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I have done a fair amount of research here and and google, and I haven't found a successful solution to my problem. I had Fedora Core 1 running fine a week ago, and formatted and reinstall to correct a kernel upgrade gone awry.
I used to have the screen set to 1024x768 resolution, and that is what I want to get back to. FC for whatever reason won't allow anything bigger than 800x600, which makes it impossible to see most web pages. Fedora does correctly see my video card as an ATI Mach64 3D rage II. It doesn't detect my monitor, but that is irrevalent to screen resolution, afaik.
I have ran the redhat-config-xfree86 command, and that simply brings up the same GUI as doing system settings -> display in Gnome. I am only shown 800x600 and 640x480 resolutions. I have the choice of 256, thousands, or millions of colors.
I tried manually adding "1024x768" into first place in my /etc/X11/XF86Config, and restarted x, but that didn't work either. Even though I made the changes as root, after restarting X it simply added lines below the one I edited, screwing things up. Here is my /etc/X11/XF86Config file in full:
# XFree86 4 configuration created by redhat-config-xfree86
# RgbPath is the location of the RGB database. Note, this is the name of the
# file minus the extension (like ".txt" or ".db"). There is normally
# no need to change the default.
# Multiple FontPath entries are allowed (they are concatenated together)
# By default, Red Hat 6.0 and later now use a font server independent of
# the X server to render fonts.
# Specify which keyboard LEDs can be user-controlled (eg, with xset(1))
# Option "Xleds" "1 2 3"
# To disable the XKEYBOARD extension, uncomment XkbDisable.
# Option "XkbDisable"
# To customise the XKB settings to suit your keyboard, modify the
# lines below (which are the defaults). For example, for a non-U.S.
# keyboard, you will probably want to use:
# Option "XkbModel" "pc102"
# If you have a US Microsoft Natural keyboard, you can use:
# Option "XkbModel" "microsoft"
# Then to change the language, change the Layout setting.
# For example, a german layout can be obtained with:
# Option "XkbLayout" "de"
# Option "XkbLayout" "de"
# Option "XkbVariant" "nodeadkeys"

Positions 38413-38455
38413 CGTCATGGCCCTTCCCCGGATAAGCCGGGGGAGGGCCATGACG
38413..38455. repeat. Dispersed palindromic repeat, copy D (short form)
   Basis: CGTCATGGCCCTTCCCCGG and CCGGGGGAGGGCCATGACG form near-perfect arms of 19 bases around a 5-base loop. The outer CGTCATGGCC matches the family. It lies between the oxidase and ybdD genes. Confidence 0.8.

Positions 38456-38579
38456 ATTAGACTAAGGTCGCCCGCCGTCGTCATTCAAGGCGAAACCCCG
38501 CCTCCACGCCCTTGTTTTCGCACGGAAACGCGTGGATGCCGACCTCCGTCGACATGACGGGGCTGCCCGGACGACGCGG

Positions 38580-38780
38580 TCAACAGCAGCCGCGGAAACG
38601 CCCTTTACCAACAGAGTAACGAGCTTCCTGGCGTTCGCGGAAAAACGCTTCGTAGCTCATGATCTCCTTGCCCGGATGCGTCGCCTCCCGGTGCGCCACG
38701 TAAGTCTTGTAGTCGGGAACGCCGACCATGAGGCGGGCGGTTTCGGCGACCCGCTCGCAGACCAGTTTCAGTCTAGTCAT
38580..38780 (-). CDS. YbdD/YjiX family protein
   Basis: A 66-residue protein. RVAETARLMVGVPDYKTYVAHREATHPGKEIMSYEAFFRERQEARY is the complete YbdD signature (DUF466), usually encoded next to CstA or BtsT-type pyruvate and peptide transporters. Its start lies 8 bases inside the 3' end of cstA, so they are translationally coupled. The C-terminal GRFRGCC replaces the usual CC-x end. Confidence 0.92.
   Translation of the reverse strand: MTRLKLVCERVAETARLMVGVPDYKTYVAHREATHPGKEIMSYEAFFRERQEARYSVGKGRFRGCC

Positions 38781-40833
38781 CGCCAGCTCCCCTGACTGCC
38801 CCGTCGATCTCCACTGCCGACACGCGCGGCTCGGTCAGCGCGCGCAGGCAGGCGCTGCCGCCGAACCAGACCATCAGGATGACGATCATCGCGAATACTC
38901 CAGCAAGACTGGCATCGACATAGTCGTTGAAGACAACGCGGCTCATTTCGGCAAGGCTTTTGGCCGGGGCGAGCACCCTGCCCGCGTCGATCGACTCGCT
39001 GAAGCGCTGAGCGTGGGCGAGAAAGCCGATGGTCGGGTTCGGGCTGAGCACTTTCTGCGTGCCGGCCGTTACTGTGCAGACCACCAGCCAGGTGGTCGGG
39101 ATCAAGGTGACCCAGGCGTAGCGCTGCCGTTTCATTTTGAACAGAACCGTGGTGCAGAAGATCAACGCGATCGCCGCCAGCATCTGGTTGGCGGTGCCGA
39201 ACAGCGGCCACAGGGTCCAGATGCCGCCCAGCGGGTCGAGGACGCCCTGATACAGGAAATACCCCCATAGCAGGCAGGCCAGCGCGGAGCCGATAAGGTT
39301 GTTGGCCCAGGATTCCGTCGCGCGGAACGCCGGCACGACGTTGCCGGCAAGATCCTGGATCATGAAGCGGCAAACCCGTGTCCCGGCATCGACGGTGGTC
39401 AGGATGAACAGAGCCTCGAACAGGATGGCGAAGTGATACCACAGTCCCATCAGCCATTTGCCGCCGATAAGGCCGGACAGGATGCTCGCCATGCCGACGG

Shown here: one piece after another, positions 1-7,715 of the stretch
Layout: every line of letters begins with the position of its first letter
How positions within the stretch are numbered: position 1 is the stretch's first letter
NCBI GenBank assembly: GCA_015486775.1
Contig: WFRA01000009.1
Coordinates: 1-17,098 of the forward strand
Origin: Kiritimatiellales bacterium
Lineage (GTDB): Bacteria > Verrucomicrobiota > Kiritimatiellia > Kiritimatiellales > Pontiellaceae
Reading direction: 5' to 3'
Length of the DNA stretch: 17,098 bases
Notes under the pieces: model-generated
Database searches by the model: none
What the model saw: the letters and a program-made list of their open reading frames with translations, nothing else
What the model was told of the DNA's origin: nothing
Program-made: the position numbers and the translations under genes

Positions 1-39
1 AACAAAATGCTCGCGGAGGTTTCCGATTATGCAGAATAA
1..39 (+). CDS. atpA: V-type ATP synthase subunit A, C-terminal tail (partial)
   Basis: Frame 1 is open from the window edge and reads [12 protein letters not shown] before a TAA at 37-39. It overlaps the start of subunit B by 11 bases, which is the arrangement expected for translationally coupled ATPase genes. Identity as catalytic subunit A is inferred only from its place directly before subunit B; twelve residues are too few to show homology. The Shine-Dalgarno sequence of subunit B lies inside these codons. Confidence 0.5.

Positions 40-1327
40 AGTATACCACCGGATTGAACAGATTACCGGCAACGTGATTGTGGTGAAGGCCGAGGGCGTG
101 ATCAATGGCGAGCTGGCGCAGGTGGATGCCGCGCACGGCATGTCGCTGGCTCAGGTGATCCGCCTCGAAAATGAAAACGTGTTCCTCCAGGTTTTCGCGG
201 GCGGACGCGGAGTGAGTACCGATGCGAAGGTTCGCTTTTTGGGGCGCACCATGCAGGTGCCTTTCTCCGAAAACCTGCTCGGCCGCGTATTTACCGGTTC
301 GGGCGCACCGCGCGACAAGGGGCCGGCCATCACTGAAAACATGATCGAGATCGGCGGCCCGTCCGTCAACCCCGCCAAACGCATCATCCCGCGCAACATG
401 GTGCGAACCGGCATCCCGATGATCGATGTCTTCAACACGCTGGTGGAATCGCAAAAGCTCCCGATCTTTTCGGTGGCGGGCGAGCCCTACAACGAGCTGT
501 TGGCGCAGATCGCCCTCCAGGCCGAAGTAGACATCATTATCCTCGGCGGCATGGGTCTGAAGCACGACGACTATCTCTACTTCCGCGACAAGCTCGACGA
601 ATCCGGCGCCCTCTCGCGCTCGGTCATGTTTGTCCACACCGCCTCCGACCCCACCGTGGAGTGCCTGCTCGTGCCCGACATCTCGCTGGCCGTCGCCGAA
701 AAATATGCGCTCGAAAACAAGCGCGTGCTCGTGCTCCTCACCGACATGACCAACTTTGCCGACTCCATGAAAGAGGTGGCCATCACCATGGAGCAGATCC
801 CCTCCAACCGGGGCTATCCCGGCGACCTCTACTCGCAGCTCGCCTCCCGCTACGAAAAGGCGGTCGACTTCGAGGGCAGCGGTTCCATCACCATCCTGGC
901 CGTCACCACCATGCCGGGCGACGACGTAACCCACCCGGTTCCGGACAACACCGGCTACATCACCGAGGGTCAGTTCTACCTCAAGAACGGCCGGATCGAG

# If you'd like to switch the positions of your capslock and
# control keys, use:
# Option "XkbOptions" "ctrl:swapcaps"
# Or if you just want both to be control, use:
# Option "XkbOptions" "ctrl:nocaps"
Option "XkbRules" "xfree86"
Option "XkbModel" "pc105"
Option "XkbLayout" "us"
# If the normal CorePointer mouse is not a USB mouse then
# this input device can be used in AlwaysCore mode to let you
# also use USB mice at the same time.
Option "Protocol" "IMPS/2"
Option "Device" "/dev/input/mice"
Option "ZAxisMapping" "4 5"
Option "Emulate3Buttons" "no"
As you can see just above, it doubled the [SubSection "Display"], I'd assume because it didn't like my values. When I added the 1024 resolution, the depth was set to 16, and the system changed that to 24, and I see the default depth calls for 16. I just swaped the 2 depth numbers, so the SubSection "Display" with 1024 is now 16, and the one without it is 24. I'll try restarting X again, and see if that corrects it.
Any help that anyone can give will be greatly apprecaited as it always is.
I live on this site it seems!
After a restart of x, the damn computer switched my values AGAIN! After switching the 16 and the 24 in the 2 SubSection "Display" lines, it switched the default from 16 to 24. I forgot to mention earlier, ctrl-alt + or - switches back and forth between 800x600, and 640x480, but won't get any bigger. Thanks again.
Distribution: Lots of distros in the past, now Linux Mint
You've still got the "old 'subsection display'" in your file (immediately after your altered preferences). Comment it out with the '#', or remove it altogether. Likely, the last one is the one accepted, meaning you're set at the two lower resolutions and 16 bits. Personally, I'd toss any resolutions I wasn't planning on using, as well. Just dump the 800x600 and 640x480 parts.
Edit: As root, use nano/ae/pico or similar text editor to alter the file by hand. It's not like a windows registry file, where the slightest typo will send your system to oblivion (though it might feel like it at first). Gedit works if your able to use the system at the lower resolution.
As wonderful as GUI things are, they definitely do have their "oops" moments, no matter their age, maturity, or OS.
Commenting out the offensive lines as you suggested. I logged out of X, and then restarted it. The file still shows up exactly as you see it above, but I'm still in 800x600 resolution! The only difference that seemed to cause was I can no longer do ctrl-alt-+ or - to change screen size.
I run my machine at runlevel 3, so even if I were to set something up that completely crashes X, I can still edit it in text mode. About the only thing I use X for is graphical internet. I don't mind lynx, but internet without the pictures is lame!
So in any case, is there another file that the configs for screen resolution may be pulled from? Obviously it is ignoring my XF87Config file. I'll use the windows solution of actually rebooting the box, and I'll see how that behaves itself afterwards.
Situation is the same after a reboot - file shows only 1024x768 resolution, but it boots into 800x600, and I can't switch between resolutions with ctrl-alt-(+ or -).
Shameless bump. Sorry for that, I just wanted to stay on page 1.
One further bit of useful info, I have installed vnc on the box, and vnc gives me a 1024x768 screen. I know that is because it is programmed to do so, and it is a virtual desktop, not the real one, which is why it is possible.